To take your example of cohesive homotopy type theory, the most active part of the work took place at the Cafe, where it piqued the interest of Guillaume Brunerie. Just the kind of person you want to attract, but is he likely to come here? For the casual visitor, there’s not enough of a demarcation between a note recording a small change and the initiation of a serious collaborative investigation.

I should think online discussion of what you’re doing in stable homotopy theory would attract a lot of interest, but it would need to be presented in the right kind of way.

• CommentRowNumber4.
• CommentAuthorUrs
• CommentTimeSep 12th 2013
• (edited Sep 12th 2013)

Thanks for the reactions.

Enganging more people is maybe another question, here I am being concerned about (not) dis-enganging those people who use to be engaged. I was getting worried that me filling the nForum with physics-related stuff drives some contributors away.

I should also say that I am not meaning to push people to look specifically into the cohesive homotopy type theory pet. That is a fun entry point to some extent, but of course that’s just where the story starts, and not an end in itself. Also, there is probably only so much one can say here.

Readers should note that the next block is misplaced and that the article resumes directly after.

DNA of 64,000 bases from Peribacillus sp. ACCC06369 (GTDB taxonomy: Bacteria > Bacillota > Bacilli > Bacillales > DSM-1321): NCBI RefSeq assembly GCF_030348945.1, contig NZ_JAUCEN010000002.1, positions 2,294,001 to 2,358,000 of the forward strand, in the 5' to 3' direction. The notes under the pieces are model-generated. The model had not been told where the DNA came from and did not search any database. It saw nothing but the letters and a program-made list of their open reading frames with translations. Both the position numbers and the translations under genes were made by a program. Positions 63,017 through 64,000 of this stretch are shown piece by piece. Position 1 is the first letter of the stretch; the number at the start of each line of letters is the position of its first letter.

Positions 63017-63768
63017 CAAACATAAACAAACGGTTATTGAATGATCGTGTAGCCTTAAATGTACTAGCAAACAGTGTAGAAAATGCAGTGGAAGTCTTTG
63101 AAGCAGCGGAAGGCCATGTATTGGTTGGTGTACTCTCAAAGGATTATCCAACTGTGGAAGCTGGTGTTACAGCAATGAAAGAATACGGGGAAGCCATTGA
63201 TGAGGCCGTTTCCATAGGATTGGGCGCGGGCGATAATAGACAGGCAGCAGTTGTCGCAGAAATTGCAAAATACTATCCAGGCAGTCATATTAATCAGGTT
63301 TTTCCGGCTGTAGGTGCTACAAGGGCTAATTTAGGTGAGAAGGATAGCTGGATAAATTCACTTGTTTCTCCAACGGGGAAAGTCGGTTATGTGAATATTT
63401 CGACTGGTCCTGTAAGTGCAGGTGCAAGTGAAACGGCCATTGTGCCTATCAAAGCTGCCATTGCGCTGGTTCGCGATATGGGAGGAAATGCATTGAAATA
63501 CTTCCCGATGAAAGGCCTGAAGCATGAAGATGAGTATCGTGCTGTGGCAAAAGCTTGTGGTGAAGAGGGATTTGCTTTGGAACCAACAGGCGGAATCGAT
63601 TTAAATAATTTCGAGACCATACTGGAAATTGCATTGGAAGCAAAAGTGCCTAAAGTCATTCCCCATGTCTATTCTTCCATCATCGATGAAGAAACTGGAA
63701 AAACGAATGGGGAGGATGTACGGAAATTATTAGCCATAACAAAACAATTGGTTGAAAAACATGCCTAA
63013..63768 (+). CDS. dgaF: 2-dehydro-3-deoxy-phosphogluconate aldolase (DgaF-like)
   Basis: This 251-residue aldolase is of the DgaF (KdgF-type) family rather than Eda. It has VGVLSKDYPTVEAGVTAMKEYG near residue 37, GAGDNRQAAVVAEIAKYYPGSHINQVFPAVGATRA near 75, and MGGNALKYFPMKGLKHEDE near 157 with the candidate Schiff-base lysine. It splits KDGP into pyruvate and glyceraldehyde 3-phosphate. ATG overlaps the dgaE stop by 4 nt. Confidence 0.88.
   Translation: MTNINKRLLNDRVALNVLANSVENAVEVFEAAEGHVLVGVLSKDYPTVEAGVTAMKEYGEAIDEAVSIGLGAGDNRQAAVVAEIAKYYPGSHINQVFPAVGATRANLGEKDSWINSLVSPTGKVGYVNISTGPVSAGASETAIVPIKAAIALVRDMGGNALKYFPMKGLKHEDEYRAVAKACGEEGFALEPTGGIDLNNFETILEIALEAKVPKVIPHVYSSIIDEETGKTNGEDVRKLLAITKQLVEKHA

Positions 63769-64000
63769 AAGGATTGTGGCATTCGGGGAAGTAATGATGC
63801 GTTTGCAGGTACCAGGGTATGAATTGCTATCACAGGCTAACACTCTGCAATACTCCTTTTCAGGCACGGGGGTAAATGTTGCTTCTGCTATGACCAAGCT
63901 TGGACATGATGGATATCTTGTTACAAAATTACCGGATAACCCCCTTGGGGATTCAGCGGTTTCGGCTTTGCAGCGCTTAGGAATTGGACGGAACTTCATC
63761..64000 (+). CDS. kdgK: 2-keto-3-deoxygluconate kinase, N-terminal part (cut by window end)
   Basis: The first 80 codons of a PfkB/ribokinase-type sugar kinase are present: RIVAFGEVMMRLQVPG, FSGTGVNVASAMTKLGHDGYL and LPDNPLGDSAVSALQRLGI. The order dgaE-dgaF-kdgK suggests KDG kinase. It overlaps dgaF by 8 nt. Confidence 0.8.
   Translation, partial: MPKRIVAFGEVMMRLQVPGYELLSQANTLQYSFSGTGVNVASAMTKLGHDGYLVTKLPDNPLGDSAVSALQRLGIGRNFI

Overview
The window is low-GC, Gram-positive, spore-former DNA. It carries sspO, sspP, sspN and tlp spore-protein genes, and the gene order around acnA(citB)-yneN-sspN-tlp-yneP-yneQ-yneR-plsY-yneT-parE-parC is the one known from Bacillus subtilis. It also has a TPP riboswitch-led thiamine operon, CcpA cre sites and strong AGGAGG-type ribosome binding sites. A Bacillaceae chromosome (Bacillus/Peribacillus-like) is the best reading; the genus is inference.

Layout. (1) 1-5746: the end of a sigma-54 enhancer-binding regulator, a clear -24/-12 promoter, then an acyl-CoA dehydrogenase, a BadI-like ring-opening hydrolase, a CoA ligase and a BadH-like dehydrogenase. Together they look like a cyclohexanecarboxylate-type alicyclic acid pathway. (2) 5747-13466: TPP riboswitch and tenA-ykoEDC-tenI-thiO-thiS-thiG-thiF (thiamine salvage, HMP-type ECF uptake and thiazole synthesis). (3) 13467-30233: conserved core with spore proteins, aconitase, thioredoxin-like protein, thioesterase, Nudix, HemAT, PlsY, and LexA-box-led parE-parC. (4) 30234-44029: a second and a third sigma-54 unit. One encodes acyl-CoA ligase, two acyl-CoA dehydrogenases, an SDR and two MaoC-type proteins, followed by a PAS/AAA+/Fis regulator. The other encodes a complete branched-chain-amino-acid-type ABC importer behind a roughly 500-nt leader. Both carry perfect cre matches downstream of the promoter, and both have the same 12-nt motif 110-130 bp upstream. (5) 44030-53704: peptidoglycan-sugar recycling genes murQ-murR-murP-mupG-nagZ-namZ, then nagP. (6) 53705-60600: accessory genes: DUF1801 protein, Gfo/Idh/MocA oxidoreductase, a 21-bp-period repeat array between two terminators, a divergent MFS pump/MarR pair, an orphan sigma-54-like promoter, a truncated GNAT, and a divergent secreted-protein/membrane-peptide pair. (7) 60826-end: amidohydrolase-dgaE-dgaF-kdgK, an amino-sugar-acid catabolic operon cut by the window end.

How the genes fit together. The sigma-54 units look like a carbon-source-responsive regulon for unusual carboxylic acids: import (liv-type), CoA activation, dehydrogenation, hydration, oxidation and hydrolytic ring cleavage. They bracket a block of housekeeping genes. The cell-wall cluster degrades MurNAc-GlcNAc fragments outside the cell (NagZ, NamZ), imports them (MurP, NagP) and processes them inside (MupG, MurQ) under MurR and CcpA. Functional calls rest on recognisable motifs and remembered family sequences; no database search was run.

What I’d be hoping for is that generally behind all the physics application and examples, the general abstract matrix remains visible and allows $n$-contributors to connect. For instance, much of my additions here in the last weeks concern working out examples of nothing but: families of correspondences in higher slice toposes. Disregarding all the physics jargon that goes with these examples, it would seem that this pure topic “systems of correspondences in slice topos” would be of the kind that some time back would have been the seed of a good bit of back and forth activity here. Maybe I am somehow obstructing this from happening?

Or maybe, as Todd suggests, times have just changed and the momentum we had just dissipated.

• CommentRowNumber5.
• CommentAuthorDavid_Corfield
• CommentTimeSep 12th 2013

I should think the majority of any reduction in momentum is just down to Mike’s turn to parenthood, rather than anyone being put off by the physics. It’s pretty clear that you’re reaching for the “general abstract matrix”.